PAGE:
Quality of care in the NHS of EnglandBMJ 2004; 328 doi: https://doi.org/10.1136/bmj.328.7445.E288 (Published 15 April 2004) Cite this as: BMJ 2004;328:E288
- Sheila Leatherman ([email protected]), research professor,
- Kim Sutherland ([email protected]), research associate in health
- School of Public Health University of North Carolina Chapel Hill, NC
- Judge Institute of Management University of Cambridge Cambridge CB2 1AG, UK
Any progress? Any lessons?
The United Kingdom's National Health Service (NHS) was established in post-war Britain (1948) as a social contract between the government and the people, based on explicit values of universality and equity. It is an icon worldwide, both as a social insurance system and as a nationalized health delivery service. The NHS has been remarkably frugal; over four decades the UK has been among the lowest health care spenders of Organisation for Economic Co-operation and Development countries, in absolute terms and as a proportion of gross domestic product (GDP).1 The relatively low expenditure, once feted as a virtue achieved through efficiency, has increasingly been seen as under-investment that has compromised the system's ability to meet the population's health care needs.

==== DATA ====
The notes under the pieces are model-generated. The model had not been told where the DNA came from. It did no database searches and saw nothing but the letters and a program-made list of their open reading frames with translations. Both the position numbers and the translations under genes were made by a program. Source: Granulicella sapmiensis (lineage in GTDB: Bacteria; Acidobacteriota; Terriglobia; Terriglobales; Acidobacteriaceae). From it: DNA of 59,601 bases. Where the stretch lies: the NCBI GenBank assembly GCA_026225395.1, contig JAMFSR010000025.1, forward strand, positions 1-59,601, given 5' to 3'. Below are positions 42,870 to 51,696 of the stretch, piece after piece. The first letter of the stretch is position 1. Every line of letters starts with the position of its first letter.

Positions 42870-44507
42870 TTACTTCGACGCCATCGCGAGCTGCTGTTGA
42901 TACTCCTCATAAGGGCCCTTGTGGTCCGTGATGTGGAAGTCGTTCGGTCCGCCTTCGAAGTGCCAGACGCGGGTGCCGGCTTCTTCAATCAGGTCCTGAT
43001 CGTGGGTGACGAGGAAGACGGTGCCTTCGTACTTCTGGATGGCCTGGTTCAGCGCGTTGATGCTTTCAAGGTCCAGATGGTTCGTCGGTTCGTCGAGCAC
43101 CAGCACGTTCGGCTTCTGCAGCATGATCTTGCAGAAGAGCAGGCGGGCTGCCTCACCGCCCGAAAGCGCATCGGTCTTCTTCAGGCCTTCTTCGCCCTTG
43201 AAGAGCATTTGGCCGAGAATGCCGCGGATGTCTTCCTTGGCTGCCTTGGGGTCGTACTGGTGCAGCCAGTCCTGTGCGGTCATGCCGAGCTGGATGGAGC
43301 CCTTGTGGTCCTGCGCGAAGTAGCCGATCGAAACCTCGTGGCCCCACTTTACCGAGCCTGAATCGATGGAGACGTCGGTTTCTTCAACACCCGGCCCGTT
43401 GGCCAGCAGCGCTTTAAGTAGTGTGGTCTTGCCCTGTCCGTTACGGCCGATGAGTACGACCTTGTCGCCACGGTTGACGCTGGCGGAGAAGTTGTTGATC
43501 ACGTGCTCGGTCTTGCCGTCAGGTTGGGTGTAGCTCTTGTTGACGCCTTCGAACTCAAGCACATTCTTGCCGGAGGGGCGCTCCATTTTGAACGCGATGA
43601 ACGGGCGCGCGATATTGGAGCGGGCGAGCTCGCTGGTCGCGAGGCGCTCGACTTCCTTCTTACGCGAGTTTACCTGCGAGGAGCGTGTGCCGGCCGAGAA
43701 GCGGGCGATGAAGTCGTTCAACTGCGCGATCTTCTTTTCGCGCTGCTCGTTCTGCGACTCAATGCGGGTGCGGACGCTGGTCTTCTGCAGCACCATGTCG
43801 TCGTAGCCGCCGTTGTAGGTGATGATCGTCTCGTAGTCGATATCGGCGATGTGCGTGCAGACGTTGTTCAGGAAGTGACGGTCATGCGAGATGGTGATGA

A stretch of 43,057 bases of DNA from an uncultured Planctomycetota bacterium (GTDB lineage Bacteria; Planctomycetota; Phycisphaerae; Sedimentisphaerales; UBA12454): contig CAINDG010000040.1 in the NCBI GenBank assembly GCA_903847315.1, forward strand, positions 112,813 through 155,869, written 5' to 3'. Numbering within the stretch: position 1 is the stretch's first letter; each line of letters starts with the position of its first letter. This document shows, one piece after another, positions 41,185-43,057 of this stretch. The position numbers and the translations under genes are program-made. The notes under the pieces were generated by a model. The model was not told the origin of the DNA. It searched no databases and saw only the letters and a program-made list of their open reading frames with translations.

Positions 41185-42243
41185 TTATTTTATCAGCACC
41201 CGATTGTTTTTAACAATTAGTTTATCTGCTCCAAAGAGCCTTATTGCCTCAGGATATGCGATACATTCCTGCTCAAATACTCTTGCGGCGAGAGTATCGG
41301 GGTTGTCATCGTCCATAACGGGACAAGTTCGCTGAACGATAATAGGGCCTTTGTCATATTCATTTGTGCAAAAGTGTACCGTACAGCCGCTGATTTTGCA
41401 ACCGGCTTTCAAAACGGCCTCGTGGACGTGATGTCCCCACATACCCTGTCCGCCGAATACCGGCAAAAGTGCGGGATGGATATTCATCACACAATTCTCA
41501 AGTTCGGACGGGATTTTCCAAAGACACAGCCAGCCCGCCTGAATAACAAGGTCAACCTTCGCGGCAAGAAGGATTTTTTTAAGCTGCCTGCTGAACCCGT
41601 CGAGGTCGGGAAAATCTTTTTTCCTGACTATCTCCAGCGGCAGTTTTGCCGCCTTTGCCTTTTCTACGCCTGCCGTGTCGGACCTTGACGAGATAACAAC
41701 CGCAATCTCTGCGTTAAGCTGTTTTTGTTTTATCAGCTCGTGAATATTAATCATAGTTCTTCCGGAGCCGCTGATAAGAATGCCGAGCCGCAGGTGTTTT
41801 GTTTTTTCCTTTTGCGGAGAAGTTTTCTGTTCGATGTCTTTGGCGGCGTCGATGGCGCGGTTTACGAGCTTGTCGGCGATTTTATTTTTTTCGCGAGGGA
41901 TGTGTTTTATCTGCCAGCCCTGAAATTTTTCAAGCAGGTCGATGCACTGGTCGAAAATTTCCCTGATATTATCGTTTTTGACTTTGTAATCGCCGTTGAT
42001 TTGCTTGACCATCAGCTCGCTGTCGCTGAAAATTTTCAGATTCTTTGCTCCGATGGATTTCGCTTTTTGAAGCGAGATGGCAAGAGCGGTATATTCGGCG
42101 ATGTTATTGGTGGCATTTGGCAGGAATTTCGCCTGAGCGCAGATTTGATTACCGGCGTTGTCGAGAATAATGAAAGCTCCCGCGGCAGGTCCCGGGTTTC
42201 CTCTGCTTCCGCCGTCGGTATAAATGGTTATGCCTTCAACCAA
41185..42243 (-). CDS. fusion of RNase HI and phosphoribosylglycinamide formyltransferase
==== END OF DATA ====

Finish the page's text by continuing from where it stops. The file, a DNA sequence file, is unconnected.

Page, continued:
In 1997-1998, government policy documents acknowledged the magnitude of problems, pledging to place “quality at the heart of the NHS.”2,3 In November 2003, we published an evaluation of the resulting 10-year quality agenda at its midpoint.4 We characterized the quality agenda as being the “most ambitious, comprehensive, systemic and intentionally funded effort to create predictable and sustainable capacity for improving the quality of a nation's health care system.” Two research questions were fundamental to our evaluation: whether the policy initiatives for building predictable systemic capacity for quality improvement were coherent and cogent, and what evidence of impact existed to date.
National Health Service
Health care for England's 50 million people is primarily funded by tax revenues. A wide range of services, largely free at delivery, is provided by the NHS, an organization of 1.2 million employees. Around 12% of the population have private health insurance to supplement NHS provision, primarily for elective procedures. Access is mediated by a tradition of “surreptitious rationing” based on the “5 D's” of delay, defer, deter, dissuade, and decline. …
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